(Near Saurolophus/Near lizard crest).
Named By: William Parks - 1922.
Classification: Chordata, Reptilia, Dinosauria, Ornithischia, Hadrosauridae, Lambeosaurinae.
Species: P. walkeri (type), P. tubicen, P. cyrtocristatus.
Size: About 9.5 meters long for larger individuals.
Known locations: Canada - Alberta - Dinosaur Park Formation. USA - New Mexico - Kirtland Formation, possibly also Fruitland Formation, Utah - Kaiparowits Formation.
Time period: Campanian of the Cretaceous.
Fossil representation: Several skulls and partial skeletons of varying levels of completeness.
of all the hadrosaurs
(also known as the duck-billed dinosaurs)
Parasaurolophus is one of the most widely
recognised thanks to its
very distinctive skull crest. The name Parasaurolophus
is a bit of a
mouthful, but this is based around the early interpretation that
Parasaurolophus was similar to another genus names Saurolophus
means ‘lizard crest) because Saurolophus also
has a skull crest,
though not as large or as ornate as Parasaurolophus.
modern systematics, Parasaurolophus is classed as
hadrosaurid because of the hollow crest, whereas Saurolophus
type genus of the Saurolophinae (previously Hadrosaurinae) a sister
group of hadrosaurids noted for having solid to no crests at all.
This means that Parasaurolophus and Saurolophus are in fact distantly related, but both are still called hadrosaurids because they both belong within the Hadrosauridae. Instead Parasaurolophus is more closely related to other lambeosaurines such as Hypacrosaurus, Corythosaurus and of course the type genus of the group, Lambeosaurus. Out of all lambeosaurines however, it is the Asian genus Charonosaurus that is thought to be one of the closest relatives of Parasaurolophus due to the strikingly similar head crest.
The three main Parasaurolophus species
P. walkeri - This is the type species of Parasaurolophus, which means that the fossils that belong to this species are the ‘benchmark’ that all future fossil discoveries are compared to before they are formally added to the genus. Named by William Parks in 1922, P. walkeri has been established upon a holotype (specific fossils used for identifying future discoveries) of a skull and partial skeleton recovered from what is now the Dinosaur Park Formation of Alberta, Canada. Although not a hundred per cent complete, this specimien has come from an individual that is estimated to have been around nine and a half meters long in life. The skull of P. walkeri features the distinctive long arcing crest that rises up from the skull, but a more simplified network of air passages within. Apart from Canada, there has also been past speculation that P. walkeri remains may also be in Montana, USA, although so far not much has come of this.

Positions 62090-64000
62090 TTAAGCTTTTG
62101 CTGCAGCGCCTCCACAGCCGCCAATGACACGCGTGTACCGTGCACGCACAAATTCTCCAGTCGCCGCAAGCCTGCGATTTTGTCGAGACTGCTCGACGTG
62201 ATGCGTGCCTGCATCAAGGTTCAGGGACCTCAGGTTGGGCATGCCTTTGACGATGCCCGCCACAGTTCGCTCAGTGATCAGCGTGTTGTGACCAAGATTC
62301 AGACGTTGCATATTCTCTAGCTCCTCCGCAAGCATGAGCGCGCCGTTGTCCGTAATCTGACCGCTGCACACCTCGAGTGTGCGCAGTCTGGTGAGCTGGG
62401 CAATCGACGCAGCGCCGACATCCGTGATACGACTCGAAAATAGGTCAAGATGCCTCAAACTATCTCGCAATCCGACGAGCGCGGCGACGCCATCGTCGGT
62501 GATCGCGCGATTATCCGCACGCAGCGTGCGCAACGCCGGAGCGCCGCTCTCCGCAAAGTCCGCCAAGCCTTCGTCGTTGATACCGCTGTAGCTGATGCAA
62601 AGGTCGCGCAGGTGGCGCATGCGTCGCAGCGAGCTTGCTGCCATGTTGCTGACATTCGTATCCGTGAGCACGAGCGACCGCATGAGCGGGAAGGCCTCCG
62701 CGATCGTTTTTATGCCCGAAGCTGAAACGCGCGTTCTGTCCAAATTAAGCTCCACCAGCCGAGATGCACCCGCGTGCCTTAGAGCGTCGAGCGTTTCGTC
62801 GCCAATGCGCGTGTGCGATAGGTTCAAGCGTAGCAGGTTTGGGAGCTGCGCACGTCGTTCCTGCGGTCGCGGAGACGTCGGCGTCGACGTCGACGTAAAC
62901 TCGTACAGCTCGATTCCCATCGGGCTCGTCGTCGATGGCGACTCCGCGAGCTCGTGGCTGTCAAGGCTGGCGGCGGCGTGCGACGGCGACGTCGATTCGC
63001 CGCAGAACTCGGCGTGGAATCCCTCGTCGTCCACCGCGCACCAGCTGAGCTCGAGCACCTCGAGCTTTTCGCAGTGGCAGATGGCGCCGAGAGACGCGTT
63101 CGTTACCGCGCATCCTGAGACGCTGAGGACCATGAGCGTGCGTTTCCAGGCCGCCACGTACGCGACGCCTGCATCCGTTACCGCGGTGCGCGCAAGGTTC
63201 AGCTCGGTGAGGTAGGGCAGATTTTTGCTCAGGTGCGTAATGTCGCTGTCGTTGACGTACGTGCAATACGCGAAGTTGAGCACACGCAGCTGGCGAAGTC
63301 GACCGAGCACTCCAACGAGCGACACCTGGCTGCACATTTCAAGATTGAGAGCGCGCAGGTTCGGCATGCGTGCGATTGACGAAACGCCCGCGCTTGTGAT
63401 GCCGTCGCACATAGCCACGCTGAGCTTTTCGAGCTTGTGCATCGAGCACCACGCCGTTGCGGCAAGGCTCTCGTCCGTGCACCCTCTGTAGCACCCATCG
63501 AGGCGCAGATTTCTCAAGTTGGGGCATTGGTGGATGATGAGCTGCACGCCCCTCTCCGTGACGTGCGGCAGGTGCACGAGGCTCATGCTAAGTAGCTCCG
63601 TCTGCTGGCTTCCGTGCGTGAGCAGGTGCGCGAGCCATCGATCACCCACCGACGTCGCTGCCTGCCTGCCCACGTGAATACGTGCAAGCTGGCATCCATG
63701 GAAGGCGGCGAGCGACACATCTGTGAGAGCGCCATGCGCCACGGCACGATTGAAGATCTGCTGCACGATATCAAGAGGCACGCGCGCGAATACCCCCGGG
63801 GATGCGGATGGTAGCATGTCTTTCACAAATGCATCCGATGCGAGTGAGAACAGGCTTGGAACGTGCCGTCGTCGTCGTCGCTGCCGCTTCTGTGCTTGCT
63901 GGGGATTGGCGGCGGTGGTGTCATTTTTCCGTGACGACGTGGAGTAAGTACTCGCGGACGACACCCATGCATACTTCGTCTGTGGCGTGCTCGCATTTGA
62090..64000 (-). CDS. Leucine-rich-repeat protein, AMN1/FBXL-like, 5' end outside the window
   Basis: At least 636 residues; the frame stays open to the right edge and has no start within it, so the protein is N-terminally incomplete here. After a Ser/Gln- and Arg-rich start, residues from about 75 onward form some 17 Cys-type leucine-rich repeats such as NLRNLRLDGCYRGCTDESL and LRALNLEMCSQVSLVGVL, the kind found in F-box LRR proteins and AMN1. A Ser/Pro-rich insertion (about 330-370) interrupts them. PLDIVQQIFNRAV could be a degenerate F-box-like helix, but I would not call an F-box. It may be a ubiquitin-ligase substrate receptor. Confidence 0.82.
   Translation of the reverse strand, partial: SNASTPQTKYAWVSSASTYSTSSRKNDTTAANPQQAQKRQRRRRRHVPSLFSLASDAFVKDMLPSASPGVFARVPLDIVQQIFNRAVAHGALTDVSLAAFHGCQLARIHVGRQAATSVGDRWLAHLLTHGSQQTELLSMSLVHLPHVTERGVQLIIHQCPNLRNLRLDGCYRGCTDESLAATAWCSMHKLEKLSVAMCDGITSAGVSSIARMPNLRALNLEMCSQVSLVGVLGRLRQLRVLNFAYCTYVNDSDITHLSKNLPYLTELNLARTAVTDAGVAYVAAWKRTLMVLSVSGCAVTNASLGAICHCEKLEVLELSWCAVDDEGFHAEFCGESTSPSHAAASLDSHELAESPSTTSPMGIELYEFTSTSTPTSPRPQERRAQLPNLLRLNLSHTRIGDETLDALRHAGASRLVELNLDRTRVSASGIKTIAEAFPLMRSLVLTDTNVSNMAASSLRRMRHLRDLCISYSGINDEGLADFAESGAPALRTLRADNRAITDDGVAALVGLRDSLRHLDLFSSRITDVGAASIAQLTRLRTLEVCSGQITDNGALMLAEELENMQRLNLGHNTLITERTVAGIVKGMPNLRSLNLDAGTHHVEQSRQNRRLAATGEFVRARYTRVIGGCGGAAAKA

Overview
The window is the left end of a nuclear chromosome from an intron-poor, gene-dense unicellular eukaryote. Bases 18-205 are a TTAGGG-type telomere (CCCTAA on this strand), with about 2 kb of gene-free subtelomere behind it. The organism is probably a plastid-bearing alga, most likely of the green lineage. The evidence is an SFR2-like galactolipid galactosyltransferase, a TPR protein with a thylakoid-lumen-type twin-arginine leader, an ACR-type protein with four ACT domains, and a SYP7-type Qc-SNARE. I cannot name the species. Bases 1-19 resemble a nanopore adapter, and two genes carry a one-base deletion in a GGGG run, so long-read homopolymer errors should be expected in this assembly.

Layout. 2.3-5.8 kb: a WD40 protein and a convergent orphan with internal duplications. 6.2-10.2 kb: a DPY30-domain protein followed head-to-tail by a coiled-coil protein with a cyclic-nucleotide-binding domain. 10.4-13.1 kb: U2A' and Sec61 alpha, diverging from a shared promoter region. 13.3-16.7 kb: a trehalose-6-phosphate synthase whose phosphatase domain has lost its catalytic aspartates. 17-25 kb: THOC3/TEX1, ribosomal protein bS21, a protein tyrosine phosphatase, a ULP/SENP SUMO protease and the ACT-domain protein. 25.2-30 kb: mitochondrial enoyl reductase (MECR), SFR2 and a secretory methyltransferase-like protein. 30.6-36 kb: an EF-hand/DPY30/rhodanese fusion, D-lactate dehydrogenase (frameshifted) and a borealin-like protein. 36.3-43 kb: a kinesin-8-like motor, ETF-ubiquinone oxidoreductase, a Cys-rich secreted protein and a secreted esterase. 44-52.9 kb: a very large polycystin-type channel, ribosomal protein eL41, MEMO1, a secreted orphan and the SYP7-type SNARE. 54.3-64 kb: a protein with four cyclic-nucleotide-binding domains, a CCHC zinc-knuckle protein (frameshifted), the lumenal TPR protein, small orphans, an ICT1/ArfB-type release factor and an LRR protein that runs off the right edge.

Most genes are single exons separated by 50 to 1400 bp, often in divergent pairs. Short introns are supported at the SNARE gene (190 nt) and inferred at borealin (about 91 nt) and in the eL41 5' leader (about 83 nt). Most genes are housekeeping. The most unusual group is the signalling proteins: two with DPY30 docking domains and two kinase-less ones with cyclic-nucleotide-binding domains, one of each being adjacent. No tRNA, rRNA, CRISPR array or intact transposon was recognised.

P. tubicen - This is the second species of Parasaurolophus, first named in 1931 by Carl Wiman. The species name means ‘trumpeter’. Externally the crest of P. tubicen is very much like that of P. walkeri, but the nasal passages inside are more complex in form. P. tubicen seems to have grown slightly larger than P. walkeri, and is so far known from the remains of at least three individuals. However it is still hard to establish the size of P. tubicen in relation to P. walkeri since the two species together are only represented by fossils for a few individuals, but hopefully future discoveries may allow for a more complete picture. So far P. tubicen is best known from Kirtland Formation and possibly the Fruitland Formation of New Mexico, USA.
P. cyrtocristatus - Named in 1961 by John Ostrom, this is an interesting species of Parasaurolophus and one destined for a lot of future study. The crest of this species is much shorter than the crests of P. walkeri and P. tubicen, and also has a stronger curvature to the point where the end actually reaches around the back of the skull. P. cyrtocristatus also seems to be the smallest known species. Although still widely accepted as being a valid species, study of other hadrosaurids, particularly lambeosaurines has led to the idea that P. cyrtocristatus might actually be juvenile P. tubicen, or alternatively females of P. tubicen. This would actually fit into other patterns set by other genera where specimens interpreted as female seem to have slightly different and reduced crests to those thought to be male. The main counter to this idea however comes from the simple observation that P. cyrtocristatus appears about one million years before P. tubicen. This does not negate the possibility that the two species are the same, but ideally remains of both species need to be found in the same time zones, preferably together. P. cyrtocristatus is currently known from the Kaiparowits Formation of Utah, USA.
What did Parasaurolophus
head crest for?
There have been many theories about what Parasaurolophus used its skull crest for which has led to many erroneous collections of facts about this dinosaur, but there are three theories in particular that have strong merit. The first theory is that of visual display, an idea that explains the difference in crest shape as being a signature feature between different species. A possible scenario would be an ecosystem where more than one species or genus of lambeosaurine hadrosaur was present, but it was difficult to tell the difference between them because of the similar size and body forms between them. One look at the head crest however would allow for instant recognition between species so that they could then focus upon attracting and pairing up with their own species.